The New Jersey Law Against Discrimination (NJLAD) bars employers from discriminating against employees and job applicants on the basis of many different factors. Despite these protections, ongoing inequalities continue to create disadvantages for many people. The use of salary history is one way that employers might — even unintentionally — perpetuate systems of discrimination. The New Jersey Legislature amended the NJLAD and other areas of state law a few years ago to address this concern. The new law limits how employers may use salary history in the hiring process with regard to members of any “protected class” under the NJLAD. If you feel you have been discriminated against over salary history issues, it would be a good idea to consult with a New Jersey employment discrimination lawyer.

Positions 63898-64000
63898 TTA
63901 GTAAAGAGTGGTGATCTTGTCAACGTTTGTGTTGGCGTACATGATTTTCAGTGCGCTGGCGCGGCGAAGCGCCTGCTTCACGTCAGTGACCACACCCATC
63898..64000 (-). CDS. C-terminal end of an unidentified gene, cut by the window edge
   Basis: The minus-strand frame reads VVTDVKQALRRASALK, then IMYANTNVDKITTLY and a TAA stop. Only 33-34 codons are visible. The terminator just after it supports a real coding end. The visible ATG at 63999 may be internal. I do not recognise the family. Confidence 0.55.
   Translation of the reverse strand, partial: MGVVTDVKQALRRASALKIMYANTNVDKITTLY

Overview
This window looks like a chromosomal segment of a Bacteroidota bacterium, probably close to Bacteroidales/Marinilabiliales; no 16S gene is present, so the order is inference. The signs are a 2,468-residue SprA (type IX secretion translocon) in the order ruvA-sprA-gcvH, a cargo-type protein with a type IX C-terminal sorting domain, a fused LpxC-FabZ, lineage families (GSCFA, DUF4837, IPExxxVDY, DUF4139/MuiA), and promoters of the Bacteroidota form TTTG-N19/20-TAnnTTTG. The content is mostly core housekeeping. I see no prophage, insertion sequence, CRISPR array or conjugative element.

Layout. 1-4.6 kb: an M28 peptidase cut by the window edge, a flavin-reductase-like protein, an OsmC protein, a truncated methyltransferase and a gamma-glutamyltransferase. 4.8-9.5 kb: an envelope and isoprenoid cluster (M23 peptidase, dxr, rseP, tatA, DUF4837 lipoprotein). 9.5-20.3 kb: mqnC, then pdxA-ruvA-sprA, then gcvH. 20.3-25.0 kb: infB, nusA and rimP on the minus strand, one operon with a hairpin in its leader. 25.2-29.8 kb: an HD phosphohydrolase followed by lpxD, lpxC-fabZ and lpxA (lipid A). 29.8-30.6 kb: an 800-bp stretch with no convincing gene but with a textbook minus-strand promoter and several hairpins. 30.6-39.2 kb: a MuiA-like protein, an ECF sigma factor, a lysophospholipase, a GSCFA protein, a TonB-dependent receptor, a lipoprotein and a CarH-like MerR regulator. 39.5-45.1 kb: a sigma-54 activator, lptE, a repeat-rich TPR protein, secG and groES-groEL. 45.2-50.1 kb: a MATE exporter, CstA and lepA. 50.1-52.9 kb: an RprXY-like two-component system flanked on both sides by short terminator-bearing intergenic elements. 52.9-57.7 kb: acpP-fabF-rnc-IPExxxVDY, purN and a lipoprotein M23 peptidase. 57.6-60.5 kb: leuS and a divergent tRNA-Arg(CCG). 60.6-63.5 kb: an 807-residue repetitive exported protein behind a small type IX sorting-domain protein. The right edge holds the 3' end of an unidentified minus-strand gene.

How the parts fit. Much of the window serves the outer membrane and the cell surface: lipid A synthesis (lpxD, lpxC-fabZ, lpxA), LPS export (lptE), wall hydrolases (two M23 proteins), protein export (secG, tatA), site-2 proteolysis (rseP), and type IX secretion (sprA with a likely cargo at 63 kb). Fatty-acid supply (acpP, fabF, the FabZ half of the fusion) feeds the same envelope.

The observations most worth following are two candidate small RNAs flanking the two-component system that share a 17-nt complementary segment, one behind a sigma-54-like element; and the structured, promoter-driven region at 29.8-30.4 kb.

Protected Classes Under the NJLAD
Section 11(a) of the NJLAD identifies eighteen protected classes. These include race, sex, religion, national origin, pregnancy, disability, ongoing military service, age, sexual orientation, and gender identity and expression. Employers may not discriminate on the basis of any of these factors.
Unequal Pay Under the NJLAD
In § 11(t), the NJLAD specifically addresses unequal pay. It prohibits employers from paying employees who belong to a protected class less than other employees.